The relationship between old media and new took a big leap this month when movie studio DreamWorks Animation SKG Inc. purchased YouTube network AwesomenessTV.
On its surface, the deal for the West L.A. teen-oriented online outlet wasn’t eye-popping. DreamWorks paid only $33 million in cash, although it might pay up to $117 million if certain earnings targets are met. Nor was it the first transaction between an offline media company and a YouTube channel.
But DreamWorks of Glendale can lay claim to being the first studio to cowboy up and fully acquire a YouTube network. To media companies that have yet to stake their claim in the online world, this move could signal the beginnings of a digital gold rush.
“It’s really the tip of the iceberg,” said Ben Smith, founder and chief executive of YouTube analytics platform Blayze Inc. “Hollywood is going to rush into online video and multichannel networks.”
Other deals that might further juice the market for online video acquisitions are in the offing. West L.A. video streamer Hulu Inc. is once again on the block and names such as Chernin Group and DirecTV reportedly have been circling the firm. And a handful of YouTube networks, such as Culver City’s Big Frame and Santa Monica’s Tastemade, have been boasting some impressive subscription rates and metrics that could entice media companies to gobble them up.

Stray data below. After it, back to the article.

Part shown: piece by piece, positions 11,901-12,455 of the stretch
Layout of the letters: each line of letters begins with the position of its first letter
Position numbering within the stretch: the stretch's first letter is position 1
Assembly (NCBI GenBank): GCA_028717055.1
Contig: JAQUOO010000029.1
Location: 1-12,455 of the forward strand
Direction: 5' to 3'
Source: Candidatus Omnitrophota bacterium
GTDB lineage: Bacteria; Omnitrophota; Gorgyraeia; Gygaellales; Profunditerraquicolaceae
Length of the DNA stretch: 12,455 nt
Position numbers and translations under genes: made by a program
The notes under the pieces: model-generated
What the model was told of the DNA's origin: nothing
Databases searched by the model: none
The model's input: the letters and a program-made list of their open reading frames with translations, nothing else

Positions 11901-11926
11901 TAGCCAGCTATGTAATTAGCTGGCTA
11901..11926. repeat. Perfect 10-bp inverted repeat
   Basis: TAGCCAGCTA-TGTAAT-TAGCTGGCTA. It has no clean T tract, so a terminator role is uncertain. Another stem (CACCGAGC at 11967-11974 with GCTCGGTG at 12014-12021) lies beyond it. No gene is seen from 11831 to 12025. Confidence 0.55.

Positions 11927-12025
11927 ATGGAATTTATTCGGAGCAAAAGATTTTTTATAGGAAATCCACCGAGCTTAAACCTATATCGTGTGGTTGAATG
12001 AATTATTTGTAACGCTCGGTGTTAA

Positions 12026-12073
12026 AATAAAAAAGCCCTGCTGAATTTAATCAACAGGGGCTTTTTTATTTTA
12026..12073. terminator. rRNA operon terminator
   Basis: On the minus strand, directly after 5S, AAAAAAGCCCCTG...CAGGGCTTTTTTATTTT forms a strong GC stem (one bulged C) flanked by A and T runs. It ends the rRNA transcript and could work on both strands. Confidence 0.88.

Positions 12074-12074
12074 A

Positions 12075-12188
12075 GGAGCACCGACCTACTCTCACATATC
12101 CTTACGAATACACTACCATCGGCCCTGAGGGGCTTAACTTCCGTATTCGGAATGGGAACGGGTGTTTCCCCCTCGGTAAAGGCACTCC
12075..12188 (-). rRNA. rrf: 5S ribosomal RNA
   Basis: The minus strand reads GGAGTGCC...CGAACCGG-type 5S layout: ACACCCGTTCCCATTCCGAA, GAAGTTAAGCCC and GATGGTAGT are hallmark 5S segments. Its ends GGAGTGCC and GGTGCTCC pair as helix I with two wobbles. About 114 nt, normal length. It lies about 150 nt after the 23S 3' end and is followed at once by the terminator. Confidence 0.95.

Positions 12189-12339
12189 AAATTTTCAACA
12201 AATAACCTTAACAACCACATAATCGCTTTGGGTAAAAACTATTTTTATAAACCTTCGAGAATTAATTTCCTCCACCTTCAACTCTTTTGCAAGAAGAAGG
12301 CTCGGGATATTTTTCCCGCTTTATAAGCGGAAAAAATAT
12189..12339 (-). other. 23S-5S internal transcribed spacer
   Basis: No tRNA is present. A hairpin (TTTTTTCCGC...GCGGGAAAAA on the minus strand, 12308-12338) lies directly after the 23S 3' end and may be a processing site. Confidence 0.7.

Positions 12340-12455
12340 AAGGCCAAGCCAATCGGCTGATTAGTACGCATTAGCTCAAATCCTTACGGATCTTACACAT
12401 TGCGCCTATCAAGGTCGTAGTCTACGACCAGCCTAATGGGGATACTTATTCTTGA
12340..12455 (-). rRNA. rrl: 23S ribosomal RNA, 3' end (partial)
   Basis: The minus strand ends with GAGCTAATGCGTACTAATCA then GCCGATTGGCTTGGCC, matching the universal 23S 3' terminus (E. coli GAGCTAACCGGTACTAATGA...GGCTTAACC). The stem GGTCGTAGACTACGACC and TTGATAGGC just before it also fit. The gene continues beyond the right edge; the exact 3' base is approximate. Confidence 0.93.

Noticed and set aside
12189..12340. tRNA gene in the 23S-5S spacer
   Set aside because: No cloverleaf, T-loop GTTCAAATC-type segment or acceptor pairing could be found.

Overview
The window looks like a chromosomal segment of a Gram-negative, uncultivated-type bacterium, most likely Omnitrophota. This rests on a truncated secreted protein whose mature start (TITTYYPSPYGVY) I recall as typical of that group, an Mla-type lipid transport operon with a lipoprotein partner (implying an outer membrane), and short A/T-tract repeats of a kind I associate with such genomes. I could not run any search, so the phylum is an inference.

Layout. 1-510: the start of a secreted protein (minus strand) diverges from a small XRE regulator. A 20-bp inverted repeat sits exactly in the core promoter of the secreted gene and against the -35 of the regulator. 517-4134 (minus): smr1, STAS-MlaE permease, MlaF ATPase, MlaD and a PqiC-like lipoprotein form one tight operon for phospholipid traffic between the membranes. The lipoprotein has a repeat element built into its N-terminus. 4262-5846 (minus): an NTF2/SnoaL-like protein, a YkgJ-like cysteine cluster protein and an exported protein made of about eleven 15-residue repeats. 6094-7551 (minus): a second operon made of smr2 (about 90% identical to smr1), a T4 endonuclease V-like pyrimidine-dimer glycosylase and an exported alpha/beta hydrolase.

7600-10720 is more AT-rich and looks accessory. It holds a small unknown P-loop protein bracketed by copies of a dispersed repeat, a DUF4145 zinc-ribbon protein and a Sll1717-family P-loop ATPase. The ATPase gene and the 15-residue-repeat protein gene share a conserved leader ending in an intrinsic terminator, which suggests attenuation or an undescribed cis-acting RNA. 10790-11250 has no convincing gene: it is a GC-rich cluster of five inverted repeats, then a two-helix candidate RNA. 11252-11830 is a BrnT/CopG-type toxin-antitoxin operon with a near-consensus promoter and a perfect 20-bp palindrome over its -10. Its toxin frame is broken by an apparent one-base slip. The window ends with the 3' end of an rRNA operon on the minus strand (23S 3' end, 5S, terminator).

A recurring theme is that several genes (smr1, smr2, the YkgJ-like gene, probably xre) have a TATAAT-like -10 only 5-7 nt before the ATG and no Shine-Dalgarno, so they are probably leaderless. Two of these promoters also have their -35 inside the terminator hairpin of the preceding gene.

“You’re definitely going to see more of this,” said Brian Robbins, founder of Awesomeness. “All these big companies know they need to figure the space out. I think there will be a desire on those companies to buy their way in.”
Yet despite the increased talk of convergence, the two camps have potentially clashing views on how to proceed in the relationship. Traditional media companies might covet the pre- and early teen demographics a channel such as Awesomeness is reaching, but it’s still unclear whether those view counts will translate into profits.
Tony Wible, a media and entertainment analyst at the Philadelphia office of Janney Montgomery Scott LLC, said the skepticism about revenue will keep other media companies circumspect.
“I don’t think it’s a completely necessary tool for their content yet,” Wible said. “Using Awesomeness as a portal for DreamWorks’ assets was interesting. But overall is it going to move the needle much? No.”
Awesomeness’ rise into a genre-defining YouTube channel has been fast, even by online standards. The channel was founded in 2011 by Robbins, a director and producer, who was inspired in part by his teenage son and his friends. During a family vacation, he noticed that whenever the kids wanted to see videos – wrestling, sitcoms, music videos – they completely avoided the TV.